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Detroit — General Motors Co. has suspended the quarterly cash dividend on its common stock and has stopped its share buyback program to conserve cash amid the COVID-19 pandemic, the automaker said Monday.

GM also is extending its three-year revolving credit agreement for $3.6 billion to April 2022, extending it by a year to further strengthen its liquidity. GM and GM Financial earlier this month extended a $2 billion 364-day revolving credit agreement to April 2021. 

“We continue to enhance our liquidity to help navigate the uncertainties in the global market created by this pandemic,” GM Chief Financial Officer Dhivya Suryadevara said in a statement. “Fortifying our cash position and strengthening our balance sheet will position the company to create value for all our stakeholders through this cycle.”

GM last paid a quarterly dividend of 38 cents per share in early March. Its share price has fallen 35% in the past three months.

The cash-preserving moves come as GM weighs when and how to reopen North American plants which have been shut down for more than a month, and have likely cost the automaker billions. Last fall, the automaker lost more than $3 billion when the United Auto Worker went on a national 40-day strike. 

GM, along with Ford Motor Co. and Fiat Chrysler Automobiles are in discussions with the UAW about reopening U.S. plants. UAW President Rory Gamble said last week he opposed an early-May restart of the plants.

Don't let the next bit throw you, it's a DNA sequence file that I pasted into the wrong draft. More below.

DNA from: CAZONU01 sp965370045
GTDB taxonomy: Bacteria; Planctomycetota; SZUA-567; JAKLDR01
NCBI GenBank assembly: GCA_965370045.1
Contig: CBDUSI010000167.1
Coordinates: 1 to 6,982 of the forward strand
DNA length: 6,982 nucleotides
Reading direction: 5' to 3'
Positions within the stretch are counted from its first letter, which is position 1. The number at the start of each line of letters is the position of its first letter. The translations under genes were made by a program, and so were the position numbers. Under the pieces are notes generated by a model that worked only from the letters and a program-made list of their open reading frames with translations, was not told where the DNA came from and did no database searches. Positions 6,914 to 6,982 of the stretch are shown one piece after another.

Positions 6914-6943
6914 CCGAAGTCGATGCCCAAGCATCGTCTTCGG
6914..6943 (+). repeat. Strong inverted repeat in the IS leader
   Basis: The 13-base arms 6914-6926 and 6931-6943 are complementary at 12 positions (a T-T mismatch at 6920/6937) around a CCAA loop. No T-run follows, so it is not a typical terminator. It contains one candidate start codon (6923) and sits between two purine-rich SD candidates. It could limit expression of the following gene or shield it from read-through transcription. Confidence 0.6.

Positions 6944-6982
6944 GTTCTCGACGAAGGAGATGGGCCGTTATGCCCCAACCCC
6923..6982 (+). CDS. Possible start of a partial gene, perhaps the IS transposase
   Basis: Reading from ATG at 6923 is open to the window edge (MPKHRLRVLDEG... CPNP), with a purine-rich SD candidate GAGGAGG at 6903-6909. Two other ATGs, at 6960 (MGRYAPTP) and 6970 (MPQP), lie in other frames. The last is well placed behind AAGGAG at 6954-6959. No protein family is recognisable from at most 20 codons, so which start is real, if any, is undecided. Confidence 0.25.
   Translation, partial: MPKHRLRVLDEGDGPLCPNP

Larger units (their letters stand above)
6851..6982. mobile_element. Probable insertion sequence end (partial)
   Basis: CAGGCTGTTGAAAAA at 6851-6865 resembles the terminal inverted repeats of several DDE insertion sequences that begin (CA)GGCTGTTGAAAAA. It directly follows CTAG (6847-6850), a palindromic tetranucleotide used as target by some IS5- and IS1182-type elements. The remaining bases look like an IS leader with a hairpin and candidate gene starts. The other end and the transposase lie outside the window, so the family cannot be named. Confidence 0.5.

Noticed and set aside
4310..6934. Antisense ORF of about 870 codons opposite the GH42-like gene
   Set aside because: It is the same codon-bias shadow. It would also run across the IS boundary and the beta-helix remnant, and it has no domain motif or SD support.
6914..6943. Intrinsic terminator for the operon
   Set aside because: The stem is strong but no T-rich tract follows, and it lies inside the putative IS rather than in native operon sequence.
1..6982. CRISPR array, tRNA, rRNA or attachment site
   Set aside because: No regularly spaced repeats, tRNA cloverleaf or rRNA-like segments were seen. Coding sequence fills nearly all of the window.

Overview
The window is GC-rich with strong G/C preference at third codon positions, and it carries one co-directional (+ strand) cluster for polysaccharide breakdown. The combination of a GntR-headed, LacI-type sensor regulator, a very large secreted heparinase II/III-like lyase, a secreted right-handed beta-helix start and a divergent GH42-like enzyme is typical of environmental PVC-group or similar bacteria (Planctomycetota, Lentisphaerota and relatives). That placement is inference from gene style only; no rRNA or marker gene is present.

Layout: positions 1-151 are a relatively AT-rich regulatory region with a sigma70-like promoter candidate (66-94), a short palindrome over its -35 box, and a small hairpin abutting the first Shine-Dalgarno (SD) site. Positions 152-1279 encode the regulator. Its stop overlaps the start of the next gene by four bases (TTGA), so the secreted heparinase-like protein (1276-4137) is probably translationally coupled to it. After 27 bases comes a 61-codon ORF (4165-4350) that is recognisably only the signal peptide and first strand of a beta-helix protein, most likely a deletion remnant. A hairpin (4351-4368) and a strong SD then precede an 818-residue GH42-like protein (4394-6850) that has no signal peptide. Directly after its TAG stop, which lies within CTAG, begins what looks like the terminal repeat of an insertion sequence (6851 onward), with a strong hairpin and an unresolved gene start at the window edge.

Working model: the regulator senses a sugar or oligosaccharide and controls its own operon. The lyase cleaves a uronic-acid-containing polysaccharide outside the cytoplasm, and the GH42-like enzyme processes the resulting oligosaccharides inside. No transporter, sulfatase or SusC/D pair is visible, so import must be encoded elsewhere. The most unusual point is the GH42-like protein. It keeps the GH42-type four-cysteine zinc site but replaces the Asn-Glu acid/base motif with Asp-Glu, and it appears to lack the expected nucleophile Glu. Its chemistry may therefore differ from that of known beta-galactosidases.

Meanwhile, GM employees at some plants, including Flint Assembly where GM makes its profit-rich heavy-duty trucks, were called back to work this week to prepare plants for a restart. 

GM in March cut its salaried workforce's pay by 20% with the promise of paying it back with interest.  The automaker has 69,000 salaried employees globally and about 40,000 in the United States.

Instead of laying off salaried manufacturing and engineering employees, GM has said 6,500 will participate in the company's salaried downtime paid absence program and will receive 75% of their pay with benefits.

Executives will have 20% of their salary deferred and a 5% reduction in their cash compensation. Most senior executives will take a 10% reduction. GM's directors also will take a 20% cut in their board compensation.

khall@detroitnews.com

Twitter: @bykaleahall

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